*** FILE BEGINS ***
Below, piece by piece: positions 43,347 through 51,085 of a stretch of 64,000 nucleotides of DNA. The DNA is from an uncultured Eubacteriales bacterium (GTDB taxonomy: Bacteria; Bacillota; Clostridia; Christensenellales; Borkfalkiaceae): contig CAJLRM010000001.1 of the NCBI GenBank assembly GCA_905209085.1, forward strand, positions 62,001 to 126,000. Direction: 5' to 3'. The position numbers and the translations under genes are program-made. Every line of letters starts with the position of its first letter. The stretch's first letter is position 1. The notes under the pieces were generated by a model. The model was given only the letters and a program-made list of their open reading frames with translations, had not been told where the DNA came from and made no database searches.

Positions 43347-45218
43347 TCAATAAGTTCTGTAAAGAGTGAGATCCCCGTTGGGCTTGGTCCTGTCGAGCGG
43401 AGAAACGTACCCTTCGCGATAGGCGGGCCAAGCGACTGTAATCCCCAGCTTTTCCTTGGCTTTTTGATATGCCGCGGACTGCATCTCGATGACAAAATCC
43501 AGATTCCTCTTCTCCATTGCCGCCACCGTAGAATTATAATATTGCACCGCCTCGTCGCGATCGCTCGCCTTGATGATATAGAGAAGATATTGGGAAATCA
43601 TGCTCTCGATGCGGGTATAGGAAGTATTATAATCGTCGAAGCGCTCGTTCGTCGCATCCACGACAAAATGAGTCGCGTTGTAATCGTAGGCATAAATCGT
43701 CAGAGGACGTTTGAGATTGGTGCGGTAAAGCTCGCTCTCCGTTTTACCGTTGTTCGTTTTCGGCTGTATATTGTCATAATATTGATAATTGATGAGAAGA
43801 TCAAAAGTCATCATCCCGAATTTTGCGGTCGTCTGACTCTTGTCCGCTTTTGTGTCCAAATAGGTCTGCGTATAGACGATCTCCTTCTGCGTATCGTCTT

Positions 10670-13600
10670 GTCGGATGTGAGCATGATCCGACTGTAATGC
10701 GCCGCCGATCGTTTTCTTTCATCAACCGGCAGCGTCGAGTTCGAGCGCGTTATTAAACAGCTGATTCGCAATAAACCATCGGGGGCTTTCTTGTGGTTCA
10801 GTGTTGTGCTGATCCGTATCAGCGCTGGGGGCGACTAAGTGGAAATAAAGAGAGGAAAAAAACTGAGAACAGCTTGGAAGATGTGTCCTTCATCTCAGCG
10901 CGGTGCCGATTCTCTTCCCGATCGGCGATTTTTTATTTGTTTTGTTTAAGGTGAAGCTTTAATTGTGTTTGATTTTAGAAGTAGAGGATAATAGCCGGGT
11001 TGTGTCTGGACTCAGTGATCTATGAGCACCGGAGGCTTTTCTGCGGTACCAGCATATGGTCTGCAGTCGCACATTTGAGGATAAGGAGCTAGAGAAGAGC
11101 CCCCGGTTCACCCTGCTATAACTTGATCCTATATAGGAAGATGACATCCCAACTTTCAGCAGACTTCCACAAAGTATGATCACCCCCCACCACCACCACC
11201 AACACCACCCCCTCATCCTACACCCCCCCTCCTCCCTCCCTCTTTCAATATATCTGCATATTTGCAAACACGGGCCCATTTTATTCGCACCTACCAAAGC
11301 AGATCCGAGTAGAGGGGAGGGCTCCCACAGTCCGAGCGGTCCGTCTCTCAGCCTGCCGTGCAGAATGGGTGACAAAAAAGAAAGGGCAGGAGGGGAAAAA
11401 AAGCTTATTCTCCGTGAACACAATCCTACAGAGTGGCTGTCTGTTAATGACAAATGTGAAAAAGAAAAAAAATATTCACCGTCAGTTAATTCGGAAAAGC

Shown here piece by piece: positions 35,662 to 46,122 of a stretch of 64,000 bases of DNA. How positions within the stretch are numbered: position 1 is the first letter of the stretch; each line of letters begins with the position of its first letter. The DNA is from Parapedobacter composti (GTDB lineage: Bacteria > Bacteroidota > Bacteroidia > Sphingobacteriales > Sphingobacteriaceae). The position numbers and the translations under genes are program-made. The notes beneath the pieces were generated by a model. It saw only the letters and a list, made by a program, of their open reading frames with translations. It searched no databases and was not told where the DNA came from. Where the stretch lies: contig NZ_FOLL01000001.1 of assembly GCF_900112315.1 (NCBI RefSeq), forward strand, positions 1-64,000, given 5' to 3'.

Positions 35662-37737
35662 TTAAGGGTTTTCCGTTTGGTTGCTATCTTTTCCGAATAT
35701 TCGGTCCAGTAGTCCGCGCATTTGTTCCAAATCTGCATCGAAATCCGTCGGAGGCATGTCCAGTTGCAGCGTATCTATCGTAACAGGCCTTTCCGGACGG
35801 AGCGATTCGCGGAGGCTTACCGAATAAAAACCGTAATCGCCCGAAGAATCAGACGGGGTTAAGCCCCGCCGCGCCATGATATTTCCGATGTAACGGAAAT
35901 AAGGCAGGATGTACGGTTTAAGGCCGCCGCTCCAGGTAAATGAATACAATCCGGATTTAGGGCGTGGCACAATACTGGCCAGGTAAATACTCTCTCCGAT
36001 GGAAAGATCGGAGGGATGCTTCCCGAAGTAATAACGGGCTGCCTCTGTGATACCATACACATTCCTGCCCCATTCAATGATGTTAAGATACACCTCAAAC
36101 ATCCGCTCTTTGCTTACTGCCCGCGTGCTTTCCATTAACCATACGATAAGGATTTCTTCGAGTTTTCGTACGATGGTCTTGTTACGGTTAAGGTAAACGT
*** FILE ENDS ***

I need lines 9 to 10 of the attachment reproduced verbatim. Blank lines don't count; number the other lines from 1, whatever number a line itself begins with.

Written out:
Positions 10670-13600
10670 GTCGGATGTGAGCATGATCCGACTGTAATGC